From the Desk - Amnon 18
Shalom Friends! Israel This has been another difficult week for our people as more than 600 rockets were fired into the south of Israel from Gaza. Four Israelis were killed in this rocket fire. We are mindful of the teaching of our Sages that the loss of each life is like the loss of an entire world. We lost Moshe Agadi, a father of four whose brother described him as a modest man who knew how to respect everyone, loved everyone and was loved by people; Pinchas Menachem Prezuazman, a 21 year old Chassidic Jew who left behind a wife and small child; Moshe Feder whose wife, Iris, lost her first husband in an infamous military helicopter crash 22 years ago; and Ziad al-Hamamda, a Bedouin Israeli resident of the Negev who is survived by his wife and seven children. May we and their immediate families find comfort and may their memories be a blessing. The disruption and suffering caused to those living in Sderot, Ashdod, Ashkelon and Be’er Sheva/Bnei Shimon are immense. We pray for the recovery of all those who have been wounded. One of the wonderful organizations that helps the residents of Sderot is Meir Panim. The residents of Sderot count on Meir Panim’s humanitarian work for assistance. Their staff and volunteers work around the clock at three After-School Youth Clubs – all of which are housed in converted bomb shelters! Children are the most vulnerable segment of any society. With this week’s barrage of Hamas and Islamic Jihad’s deadly rocket attacks, Sderot’s youth need us now more than ever. Meir Panim’s Youth Clubs are a crucial system for Sderot’s traumatized teens. I invite you to join me now in making a donation to Meir Panim. We insist that Israel has the same right given to any other nation – the right to protect herself from deadly attacks. We are grateful for the success of the Israeli retaliation and pray that it will weaken the forces of those who seek to destroy us. At the same time, we mourn the deaths of innocent Palestinian civilians including a 12 year old boy and a 14 month year old girl (whom, according to the IDF, was killed by a Palestinian rocket). We pray for an end to the suffering of all innocent people and that we should all be blessed with peace in the region. These events have moved Israel to the forefront of our minds during a week in which we always reflect deeply on the land, the State and those who sacrifice in order that we can keep the right to return to and live safely in our homeland. As I write, our people are observing Yom Hazikaron – the Day of Remembrance for those who gave their lives protecting our people and land. I want to refer you to a wonderful website which allows each of us to recite a chapter of Tehillim in memory of a specific fallen hero, either a soldier or a victim of terror. The website is available in English (look for the “translate” tab) and offers biographies of each of the fallen as well as additional opportunities to engage in good deeds in that person’s memory. I invite you to check out the website here. Today is Yom Ha’atzmaut – I hope that you are able to join the community at the rally to show our love and support for Israel. Cross-Communal Projects This weekend there is a very important initiative running across the Montreal Jewish community to raise awareness of mental health issues. As you know, I am a big believer in cross-communal initiatives, and the cause of spreading awareness of the challenges faced by those with mental health issues is so very important. I will be speaking on this topic on Shabbat. The Rise Together Project is progressing in full force. We are very excited for the Friday night dinner, Shabbat day program and Sunday program being run here at Congregation Beth Ora. The community is excited! To hear more about this weekend program at Beth Ora, please watch these videos from Sarah, Emma and Jonah Dym, Polly Storozum and Rebecca Alter:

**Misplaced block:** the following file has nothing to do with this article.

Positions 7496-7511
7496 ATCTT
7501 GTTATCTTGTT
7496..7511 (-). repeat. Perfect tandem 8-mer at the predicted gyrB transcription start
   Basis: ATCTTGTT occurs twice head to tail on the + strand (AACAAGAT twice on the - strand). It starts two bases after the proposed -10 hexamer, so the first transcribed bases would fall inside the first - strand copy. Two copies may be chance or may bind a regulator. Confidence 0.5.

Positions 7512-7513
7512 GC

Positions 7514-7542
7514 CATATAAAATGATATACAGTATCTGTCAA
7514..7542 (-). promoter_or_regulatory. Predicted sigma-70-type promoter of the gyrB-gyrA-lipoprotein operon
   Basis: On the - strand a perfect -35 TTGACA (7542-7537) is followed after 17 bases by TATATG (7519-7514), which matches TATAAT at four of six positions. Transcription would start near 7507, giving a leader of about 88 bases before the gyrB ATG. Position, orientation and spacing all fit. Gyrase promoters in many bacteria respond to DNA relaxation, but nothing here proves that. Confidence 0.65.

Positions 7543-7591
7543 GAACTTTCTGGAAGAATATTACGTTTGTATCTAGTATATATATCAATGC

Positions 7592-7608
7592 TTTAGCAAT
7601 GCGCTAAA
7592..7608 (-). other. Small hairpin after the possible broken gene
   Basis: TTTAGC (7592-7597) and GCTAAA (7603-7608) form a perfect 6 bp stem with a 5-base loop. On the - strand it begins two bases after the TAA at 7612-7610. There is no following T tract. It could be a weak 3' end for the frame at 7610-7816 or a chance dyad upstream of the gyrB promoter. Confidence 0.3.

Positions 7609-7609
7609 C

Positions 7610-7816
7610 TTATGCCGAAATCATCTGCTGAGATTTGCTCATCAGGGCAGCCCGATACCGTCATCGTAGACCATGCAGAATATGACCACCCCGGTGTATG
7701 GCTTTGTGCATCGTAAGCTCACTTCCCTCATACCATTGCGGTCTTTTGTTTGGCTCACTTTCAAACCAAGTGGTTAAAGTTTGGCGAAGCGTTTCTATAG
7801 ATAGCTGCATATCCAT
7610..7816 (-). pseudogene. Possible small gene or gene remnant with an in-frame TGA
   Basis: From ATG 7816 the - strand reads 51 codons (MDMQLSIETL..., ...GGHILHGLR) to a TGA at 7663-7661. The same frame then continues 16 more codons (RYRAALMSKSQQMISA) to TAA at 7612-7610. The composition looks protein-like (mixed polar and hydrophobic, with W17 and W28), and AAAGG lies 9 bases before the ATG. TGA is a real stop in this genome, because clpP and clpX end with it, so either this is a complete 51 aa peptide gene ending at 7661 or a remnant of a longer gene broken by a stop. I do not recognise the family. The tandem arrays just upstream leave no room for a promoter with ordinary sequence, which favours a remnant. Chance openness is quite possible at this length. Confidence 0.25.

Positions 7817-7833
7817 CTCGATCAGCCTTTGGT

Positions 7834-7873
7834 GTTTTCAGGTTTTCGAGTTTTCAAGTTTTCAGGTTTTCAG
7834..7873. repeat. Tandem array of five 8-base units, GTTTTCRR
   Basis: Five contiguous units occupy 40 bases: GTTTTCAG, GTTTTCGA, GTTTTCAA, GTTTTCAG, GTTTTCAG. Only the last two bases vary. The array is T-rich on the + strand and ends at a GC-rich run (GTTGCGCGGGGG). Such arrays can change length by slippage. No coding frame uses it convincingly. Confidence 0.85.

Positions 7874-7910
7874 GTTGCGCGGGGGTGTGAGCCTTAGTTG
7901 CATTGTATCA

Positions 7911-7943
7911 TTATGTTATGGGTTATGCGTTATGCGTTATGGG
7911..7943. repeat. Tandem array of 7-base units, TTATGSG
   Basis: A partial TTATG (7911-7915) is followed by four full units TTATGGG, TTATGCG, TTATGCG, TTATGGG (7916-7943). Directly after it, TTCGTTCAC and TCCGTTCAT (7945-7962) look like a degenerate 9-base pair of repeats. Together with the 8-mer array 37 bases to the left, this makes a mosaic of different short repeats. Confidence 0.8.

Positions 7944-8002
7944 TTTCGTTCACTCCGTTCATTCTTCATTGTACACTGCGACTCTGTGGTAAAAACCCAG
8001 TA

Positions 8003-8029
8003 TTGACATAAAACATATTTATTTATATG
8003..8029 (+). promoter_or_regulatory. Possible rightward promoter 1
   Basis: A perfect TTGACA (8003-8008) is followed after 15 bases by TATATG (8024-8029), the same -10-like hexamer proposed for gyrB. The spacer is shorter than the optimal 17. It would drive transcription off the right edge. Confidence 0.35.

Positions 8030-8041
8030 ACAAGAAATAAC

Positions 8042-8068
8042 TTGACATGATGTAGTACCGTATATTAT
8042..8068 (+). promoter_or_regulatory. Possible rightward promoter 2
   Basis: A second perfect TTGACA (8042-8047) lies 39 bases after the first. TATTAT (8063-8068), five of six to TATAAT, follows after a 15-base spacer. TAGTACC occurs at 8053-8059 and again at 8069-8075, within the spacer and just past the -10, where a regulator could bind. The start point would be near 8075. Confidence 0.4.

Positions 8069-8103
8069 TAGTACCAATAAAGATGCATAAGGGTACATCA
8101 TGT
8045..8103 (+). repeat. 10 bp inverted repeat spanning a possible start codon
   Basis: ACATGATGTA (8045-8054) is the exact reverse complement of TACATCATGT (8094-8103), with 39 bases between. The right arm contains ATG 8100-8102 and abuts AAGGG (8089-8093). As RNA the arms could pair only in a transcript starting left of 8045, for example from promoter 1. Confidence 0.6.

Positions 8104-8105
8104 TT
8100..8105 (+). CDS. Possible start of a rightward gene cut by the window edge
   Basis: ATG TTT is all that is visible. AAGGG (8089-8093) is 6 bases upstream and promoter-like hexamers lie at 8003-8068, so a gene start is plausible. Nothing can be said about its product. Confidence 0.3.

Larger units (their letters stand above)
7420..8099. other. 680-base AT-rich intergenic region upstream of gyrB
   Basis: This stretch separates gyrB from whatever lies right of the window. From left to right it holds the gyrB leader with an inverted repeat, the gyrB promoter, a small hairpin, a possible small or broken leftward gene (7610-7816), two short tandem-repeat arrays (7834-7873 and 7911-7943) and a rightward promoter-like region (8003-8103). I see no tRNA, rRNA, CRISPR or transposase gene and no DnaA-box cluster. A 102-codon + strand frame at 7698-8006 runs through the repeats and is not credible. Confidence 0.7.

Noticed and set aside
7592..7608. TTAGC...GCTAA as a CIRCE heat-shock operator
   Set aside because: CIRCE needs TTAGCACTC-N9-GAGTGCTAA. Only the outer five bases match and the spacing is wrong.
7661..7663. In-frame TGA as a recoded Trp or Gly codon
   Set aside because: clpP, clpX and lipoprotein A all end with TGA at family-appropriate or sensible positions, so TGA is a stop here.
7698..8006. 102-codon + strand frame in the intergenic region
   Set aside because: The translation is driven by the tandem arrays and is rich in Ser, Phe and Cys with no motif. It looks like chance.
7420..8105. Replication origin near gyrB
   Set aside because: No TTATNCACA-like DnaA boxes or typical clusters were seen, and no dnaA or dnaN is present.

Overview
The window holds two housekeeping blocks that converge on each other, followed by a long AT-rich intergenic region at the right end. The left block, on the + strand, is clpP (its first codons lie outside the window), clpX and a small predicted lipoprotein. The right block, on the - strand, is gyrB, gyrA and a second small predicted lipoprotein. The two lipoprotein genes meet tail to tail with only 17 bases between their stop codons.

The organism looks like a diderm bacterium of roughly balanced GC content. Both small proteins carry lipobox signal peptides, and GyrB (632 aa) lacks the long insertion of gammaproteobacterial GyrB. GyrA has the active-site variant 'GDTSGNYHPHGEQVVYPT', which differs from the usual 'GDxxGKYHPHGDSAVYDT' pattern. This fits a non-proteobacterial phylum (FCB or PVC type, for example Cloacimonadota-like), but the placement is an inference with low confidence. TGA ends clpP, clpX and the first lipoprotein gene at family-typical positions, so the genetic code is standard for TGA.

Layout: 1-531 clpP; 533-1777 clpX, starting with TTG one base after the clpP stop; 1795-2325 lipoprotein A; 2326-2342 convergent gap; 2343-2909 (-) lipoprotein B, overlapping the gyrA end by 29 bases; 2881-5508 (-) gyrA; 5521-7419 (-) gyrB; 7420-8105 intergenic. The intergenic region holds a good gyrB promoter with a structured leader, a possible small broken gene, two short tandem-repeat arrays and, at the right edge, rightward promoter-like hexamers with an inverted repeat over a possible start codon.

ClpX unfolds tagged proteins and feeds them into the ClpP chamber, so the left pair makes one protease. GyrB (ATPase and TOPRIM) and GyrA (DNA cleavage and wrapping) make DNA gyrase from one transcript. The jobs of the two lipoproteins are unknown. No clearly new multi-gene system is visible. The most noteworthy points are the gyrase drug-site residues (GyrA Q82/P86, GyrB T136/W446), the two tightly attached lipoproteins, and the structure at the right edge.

Wishing you all Yom Ha’atzmaut Sameach and Shabbat Shalom, Rabbi Anthony and Carly Knopf Dovid, Rachelli, Yehuda and Avrami
What’s the Deal with… Amnon 18 Walking around Ville St Laurent or Cote St Luc, you may have noticed some signs outside people’s homes indicating that, at this home, Amnon 18 has been installed and that this enables the hot water faucet to be used on Shabbat. Some of the attendees of Lunch N’ Learn asked what the problem would be with using a hot water faucet on Shabbat and how Amnon 18 works. So, what’s the deal? The use of hot water during Shabbat from any faucet is strictly prohibited by Jewish law. Opening the hot water faucet automatically lets cold water enter the hot water tank which results in cooking – one of the prohibited activities on Shabbat. Additionally, the use of hot water from the faucet causes the water temperature in the tank to drop which causes the elements of the burner to ignite which is considered “kindling a fire.” The Amnon 18 system makes sure that, when Shabbat enters, the water is already very warm though not yet hot. In order to keep the water hot through Shabbat, the system heats the water randomly multiple times per hour. Through this system, one is allowed to use a hot water faucet on Shabbat. To find out more about Amnon 18 click here. By carefully following our mitzvot, we bring the presence of G-d into all of our activities and we sanctify the Shabbat – an oasis of holiness in a tumultuous and troubled world.